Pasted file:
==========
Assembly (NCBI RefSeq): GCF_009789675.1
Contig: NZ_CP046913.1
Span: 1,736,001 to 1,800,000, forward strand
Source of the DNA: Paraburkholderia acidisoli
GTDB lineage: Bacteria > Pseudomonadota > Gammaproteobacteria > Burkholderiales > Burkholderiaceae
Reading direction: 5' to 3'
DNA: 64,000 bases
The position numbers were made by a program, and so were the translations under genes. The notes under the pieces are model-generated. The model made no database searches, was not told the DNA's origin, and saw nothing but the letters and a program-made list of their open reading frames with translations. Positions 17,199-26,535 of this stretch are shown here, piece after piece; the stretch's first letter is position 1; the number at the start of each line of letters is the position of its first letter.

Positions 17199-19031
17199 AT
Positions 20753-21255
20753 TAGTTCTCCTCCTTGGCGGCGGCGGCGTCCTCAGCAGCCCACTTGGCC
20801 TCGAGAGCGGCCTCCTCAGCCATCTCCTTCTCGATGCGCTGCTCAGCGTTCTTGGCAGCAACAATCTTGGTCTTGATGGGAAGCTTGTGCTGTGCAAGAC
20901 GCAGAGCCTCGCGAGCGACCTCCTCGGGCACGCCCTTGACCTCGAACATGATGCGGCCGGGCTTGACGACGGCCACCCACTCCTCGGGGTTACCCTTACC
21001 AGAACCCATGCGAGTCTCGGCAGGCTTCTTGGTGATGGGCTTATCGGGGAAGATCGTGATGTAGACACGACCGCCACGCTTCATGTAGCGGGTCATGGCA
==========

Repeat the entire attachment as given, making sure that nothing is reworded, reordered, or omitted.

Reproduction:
Assembly (NCBI RefSeq): GCF_009789675.1
Contig: NZ_CP046913.1
Span: 1,736,001 to 1,800,000, forward strand
Source of the DNA: Paraburkholderia acidisoli
GTDB lineage: Bacteria > Pseudomonadota > Gammaproteobacteria > Burkholderiales > Burkholderiaceae
Reading direction: 5' to 3'
DNA: 64,000 bases
The position numbers were made by a program, and so were the translations under genes. The notes under the pieces are model-generated. The model made no database searches, was not told the DNA's origin, and saw nothing but the letters and a program-made list of their open reading frames with translations. Positions 17,199-26,535 of this stretch are shown here, piece after piece; the stretch's first letter is position 1; the number at the start of each line of letters is the position of its first letter.

Positions 17199-19031
17199 AT
Positions 20753-21255
20753 TAGTTCTCCTCCTTGGCGGCGGCGGCGTCCTCAGCAGCCCACTTGGCC
20801 TCGAGAGCGGCCTCCTCAGCCATCTCCTTCTCGATGCGCTGCTCAGCGTTCTTGGCAGCAACAATCTTGGTCTTGATGGGAAGCTTGTGCTGTGCAAGAC
20901 GCAGAGCCTCGCGAGCGACCTCCTCGGGCACGCCCTTGACCTCGAACATGATGCGGCCGGGCTTGACGACGGCCACCCACTCCTCGGGGTTACCCTTACC
21001 AGAACCCATGCGAGTCTCGGCAGGCTTCTTGGTGATGGGCTTATCGGGGAAGATCGTGATGTAGACACGACCGCCACGCTTCATGTAGCGGGTCATGGCA